Melbourne's Wheeler Centre had the good foresight to bootleg an event I wish I could have attended: Carrie Brownstein in conversation with Myf Warhurst. Early on, Carrie began to describe how, as a kid, she would stage performances for her parents. It was an anecdote which highlighted an early compulsion to perform. I thought to myself, but surely we all did that? Didn't we sit various sets of parents down for the endless performances of singing, dancing and/or prancing?
The anecdote made me think of musical memoirs and how they manage to detail these various fan behaviours and activities. I often think of Giles Smith in Lost in Music, perpetuating this mythology surrounding his first 7" inch record. He had always insisted that his first disc happened to be the Beatles' last, but then upon searching for Let It Be, he found that he had never actually acquired the record. It's a story that charms me, in that it reflects a need to create this poetic narrative around the music, but upon closer inspection, it all falls apart.
The musical memoirs that remain with me capitalise on that balance, between the heady and the reverent, the silly and the extremely serious. I think of The Modfather, where David Lines collapsed in a newsagency upon hearing that the Jam just split up in 1982. There is a sincere sympathy with that boy on the floor with a bloody nose, but at the same time, there is this absurd portrait of this boy with a completely ridiculous musical obsession. The reader can affectionately chuckle, but the source of the humour comes from the recognition between writer and reader. We know, cause we've gone bananas over a band too.
I try to remain on good terms with the musical and personal past and I try speak of tastes and activities with an odd sardonic fondness. What I have to remember is that this kind of enthusiasm is hardly unique to myself. When fans talk to other fans about fandom, I think it is important to remember that love is an analogy: while I can talk of painting my left fingernails black in tribute to Freddie Mercury, I cannot inadvertently dismiss the dedication of another fan. The skill in it comes from crafting a story which illicits a glimmer of affinity and acknowledgement. The point is not only to honour the past but to encourage others to share their stories.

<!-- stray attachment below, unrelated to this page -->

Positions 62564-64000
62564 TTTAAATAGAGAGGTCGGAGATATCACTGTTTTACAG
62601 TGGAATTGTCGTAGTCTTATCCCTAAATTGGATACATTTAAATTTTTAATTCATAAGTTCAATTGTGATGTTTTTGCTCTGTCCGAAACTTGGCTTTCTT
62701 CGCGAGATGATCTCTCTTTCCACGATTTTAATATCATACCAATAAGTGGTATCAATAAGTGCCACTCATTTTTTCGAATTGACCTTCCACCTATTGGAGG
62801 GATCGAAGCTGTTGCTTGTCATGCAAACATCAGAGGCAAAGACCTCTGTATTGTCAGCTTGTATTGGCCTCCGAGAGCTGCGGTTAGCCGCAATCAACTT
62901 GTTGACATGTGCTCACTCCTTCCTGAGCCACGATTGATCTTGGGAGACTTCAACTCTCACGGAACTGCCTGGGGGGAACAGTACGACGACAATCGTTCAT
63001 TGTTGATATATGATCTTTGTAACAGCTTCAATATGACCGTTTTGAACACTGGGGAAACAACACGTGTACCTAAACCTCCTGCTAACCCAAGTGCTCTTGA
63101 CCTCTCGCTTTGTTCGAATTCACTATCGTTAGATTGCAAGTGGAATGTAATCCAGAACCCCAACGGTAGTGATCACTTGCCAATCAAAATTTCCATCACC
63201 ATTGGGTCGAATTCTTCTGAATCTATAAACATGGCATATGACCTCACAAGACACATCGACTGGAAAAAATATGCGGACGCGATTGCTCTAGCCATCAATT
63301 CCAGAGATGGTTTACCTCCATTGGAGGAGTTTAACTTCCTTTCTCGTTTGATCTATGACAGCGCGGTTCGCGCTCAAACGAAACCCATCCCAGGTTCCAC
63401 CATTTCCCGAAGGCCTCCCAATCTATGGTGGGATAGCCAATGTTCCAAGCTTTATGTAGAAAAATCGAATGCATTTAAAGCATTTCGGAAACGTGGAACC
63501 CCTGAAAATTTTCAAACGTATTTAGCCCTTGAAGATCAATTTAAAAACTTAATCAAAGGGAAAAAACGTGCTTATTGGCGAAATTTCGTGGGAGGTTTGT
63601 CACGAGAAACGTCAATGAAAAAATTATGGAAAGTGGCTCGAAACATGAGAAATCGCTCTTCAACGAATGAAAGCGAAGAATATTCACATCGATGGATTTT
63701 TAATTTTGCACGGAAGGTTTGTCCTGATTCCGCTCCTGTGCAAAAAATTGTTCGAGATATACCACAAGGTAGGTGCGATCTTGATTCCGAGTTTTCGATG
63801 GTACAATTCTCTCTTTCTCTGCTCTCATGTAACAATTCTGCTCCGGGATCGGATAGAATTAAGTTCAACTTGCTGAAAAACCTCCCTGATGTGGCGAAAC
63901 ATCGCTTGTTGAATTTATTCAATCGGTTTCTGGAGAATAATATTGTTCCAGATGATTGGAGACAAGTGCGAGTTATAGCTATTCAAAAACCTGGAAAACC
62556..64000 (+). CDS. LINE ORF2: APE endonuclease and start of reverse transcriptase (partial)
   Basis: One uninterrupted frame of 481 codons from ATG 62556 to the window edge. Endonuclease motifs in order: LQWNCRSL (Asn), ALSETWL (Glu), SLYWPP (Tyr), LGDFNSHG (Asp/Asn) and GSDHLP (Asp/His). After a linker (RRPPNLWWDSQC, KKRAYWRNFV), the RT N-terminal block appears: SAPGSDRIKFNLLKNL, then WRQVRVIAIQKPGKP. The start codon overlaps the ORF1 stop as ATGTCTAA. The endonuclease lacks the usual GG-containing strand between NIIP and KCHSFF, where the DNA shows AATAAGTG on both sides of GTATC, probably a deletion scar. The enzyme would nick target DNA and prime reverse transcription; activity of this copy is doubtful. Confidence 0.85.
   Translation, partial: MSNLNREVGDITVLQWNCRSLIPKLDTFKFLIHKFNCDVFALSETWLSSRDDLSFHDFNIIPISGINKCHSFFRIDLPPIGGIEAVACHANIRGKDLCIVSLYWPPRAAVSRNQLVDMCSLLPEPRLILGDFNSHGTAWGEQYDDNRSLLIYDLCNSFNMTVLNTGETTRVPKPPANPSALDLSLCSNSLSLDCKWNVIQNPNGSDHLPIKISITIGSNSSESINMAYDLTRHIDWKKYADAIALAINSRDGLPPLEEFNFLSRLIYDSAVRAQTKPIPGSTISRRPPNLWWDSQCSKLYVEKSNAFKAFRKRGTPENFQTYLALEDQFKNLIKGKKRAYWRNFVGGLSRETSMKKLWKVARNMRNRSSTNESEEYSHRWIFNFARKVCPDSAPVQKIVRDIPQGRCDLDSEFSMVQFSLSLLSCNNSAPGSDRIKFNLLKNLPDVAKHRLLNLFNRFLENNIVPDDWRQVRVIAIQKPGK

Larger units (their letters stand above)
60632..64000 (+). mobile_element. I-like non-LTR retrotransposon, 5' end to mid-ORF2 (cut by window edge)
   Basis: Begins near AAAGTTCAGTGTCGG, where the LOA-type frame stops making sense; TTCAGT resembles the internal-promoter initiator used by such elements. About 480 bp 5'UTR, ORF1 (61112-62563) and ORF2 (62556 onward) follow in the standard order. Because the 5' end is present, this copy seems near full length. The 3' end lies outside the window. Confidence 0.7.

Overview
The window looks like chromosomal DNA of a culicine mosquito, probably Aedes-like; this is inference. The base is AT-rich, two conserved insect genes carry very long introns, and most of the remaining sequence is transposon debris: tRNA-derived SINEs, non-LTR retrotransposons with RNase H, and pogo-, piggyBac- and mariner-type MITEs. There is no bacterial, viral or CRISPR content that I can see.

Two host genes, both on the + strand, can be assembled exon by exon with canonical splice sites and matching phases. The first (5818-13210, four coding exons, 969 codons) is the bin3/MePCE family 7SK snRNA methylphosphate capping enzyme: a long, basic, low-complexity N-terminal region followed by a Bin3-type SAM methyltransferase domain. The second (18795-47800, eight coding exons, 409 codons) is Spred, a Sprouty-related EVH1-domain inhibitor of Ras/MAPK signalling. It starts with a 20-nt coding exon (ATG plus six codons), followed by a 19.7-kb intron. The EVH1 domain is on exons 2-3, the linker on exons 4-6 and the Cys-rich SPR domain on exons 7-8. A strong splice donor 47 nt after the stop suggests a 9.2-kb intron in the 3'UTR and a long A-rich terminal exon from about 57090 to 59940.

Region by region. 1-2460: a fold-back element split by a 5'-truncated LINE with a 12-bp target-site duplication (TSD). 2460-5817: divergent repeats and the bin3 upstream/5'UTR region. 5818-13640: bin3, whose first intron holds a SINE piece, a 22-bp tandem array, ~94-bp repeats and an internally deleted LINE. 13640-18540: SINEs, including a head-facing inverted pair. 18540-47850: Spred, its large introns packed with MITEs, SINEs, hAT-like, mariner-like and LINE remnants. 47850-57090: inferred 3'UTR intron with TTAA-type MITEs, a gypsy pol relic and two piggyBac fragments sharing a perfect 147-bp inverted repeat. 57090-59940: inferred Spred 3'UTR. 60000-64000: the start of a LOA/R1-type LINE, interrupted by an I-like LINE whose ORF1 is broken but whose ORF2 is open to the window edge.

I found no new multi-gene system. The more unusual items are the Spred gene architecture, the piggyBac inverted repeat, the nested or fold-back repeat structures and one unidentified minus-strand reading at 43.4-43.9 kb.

We all have a musical past and in the most idealistic sense, it would be so wild if more people developed the confidence to describe their relationship with music in blogs and zines. There are other ways to share obviously, only the other day, the Museum of London invited original punks to come down with personal objects for punk.london. They sat and described the significance of studded leather jackets, band buttons and weathered Doc Martens. If anything can be learned from that afternoon, it can be that physical things can be the best starting point.
So if you think you might want to begin, think of those band t-shirts (à la Vanessa Berry), ticket stubs, plectra, posters or your drawer of mixtapes, with dozens of romantic sentiments untapped. Write down anything that you would say to a friend who would care. Write quickly. Write every day. Share.